By Bill Black, the author of The Best Way to Rob a Bank is to Own One and an associate professor of economics and law at the University of Missouri-Kansas City. Originally published at New Economic Perspectives
Thomas Frank is a historian and writer. He is also the man who tried to save the Democratic Party and our Nation from great harm. He is the great chronicler of one of the most grievous, self-inflicted wounds in modern American history. Twelve years ago, in What’s the Matter with Kansas? How Conservatives Won the Heart of America, Frank tried to warn the Democratic Party’s dominant elites’ that their policies and contempt for workers were pushing a large part of its base out of the Party. Many of the workers that were the Democratic Party’s traditional base were leaving the Party and failing to participate in elections, but some were supporting the far-right wing of the Republican Party. At the national level, the New Democrats’ candidates remained highly competitive, but the Republican Party was able to attain complete political domination of most states.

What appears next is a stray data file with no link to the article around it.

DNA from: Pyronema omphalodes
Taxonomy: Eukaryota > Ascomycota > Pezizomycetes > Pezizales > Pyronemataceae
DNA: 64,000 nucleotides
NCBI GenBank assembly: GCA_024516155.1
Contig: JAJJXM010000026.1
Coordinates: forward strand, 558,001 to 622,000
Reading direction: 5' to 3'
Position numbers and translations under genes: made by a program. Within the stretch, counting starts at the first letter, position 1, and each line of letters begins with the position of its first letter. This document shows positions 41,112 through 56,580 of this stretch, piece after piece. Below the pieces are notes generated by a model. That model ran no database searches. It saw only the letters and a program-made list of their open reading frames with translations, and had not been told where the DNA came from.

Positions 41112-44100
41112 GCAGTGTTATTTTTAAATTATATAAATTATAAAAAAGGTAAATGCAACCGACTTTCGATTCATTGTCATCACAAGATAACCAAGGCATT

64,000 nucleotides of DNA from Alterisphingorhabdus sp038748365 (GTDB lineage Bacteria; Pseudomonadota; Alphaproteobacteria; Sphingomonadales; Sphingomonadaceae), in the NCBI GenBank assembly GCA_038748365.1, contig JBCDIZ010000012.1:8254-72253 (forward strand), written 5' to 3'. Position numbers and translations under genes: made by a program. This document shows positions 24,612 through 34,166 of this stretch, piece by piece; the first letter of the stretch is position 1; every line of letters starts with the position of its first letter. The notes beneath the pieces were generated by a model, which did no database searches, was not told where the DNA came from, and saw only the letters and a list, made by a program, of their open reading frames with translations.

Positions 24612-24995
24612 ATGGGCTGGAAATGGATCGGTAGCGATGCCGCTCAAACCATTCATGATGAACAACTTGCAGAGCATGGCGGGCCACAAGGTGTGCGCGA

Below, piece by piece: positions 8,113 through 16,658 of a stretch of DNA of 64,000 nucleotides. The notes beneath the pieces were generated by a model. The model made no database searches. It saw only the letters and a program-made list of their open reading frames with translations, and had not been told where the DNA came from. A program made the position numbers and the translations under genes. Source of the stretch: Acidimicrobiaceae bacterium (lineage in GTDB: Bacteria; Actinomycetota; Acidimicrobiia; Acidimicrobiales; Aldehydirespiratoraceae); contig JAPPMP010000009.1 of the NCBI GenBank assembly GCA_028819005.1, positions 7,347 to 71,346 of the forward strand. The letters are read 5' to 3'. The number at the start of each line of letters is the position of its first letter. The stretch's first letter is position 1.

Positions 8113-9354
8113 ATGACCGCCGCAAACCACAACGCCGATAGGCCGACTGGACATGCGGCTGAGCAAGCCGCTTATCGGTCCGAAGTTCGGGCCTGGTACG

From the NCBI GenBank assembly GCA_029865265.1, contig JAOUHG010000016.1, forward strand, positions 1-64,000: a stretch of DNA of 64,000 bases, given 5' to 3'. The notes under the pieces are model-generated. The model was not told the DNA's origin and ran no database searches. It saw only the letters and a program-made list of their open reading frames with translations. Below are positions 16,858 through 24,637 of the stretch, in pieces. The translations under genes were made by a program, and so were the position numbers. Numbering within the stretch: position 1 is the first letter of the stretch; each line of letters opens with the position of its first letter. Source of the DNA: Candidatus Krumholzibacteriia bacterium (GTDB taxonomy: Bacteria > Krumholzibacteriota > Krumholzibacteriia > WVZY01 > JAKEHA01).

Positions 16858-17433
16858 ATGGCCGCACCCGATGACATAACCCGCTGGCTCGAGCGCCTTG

This year, Frank renewed his warnings in Listen, Liberal, which explains with characteristic verve, facts, and candor how the “New Democrats” made the New Deal, labor, and the working class their targets for attack and ridicule. The book explains why the New Democrats’ policies, which adopted traditional Republican policies, proved so destructive to labor and the working class.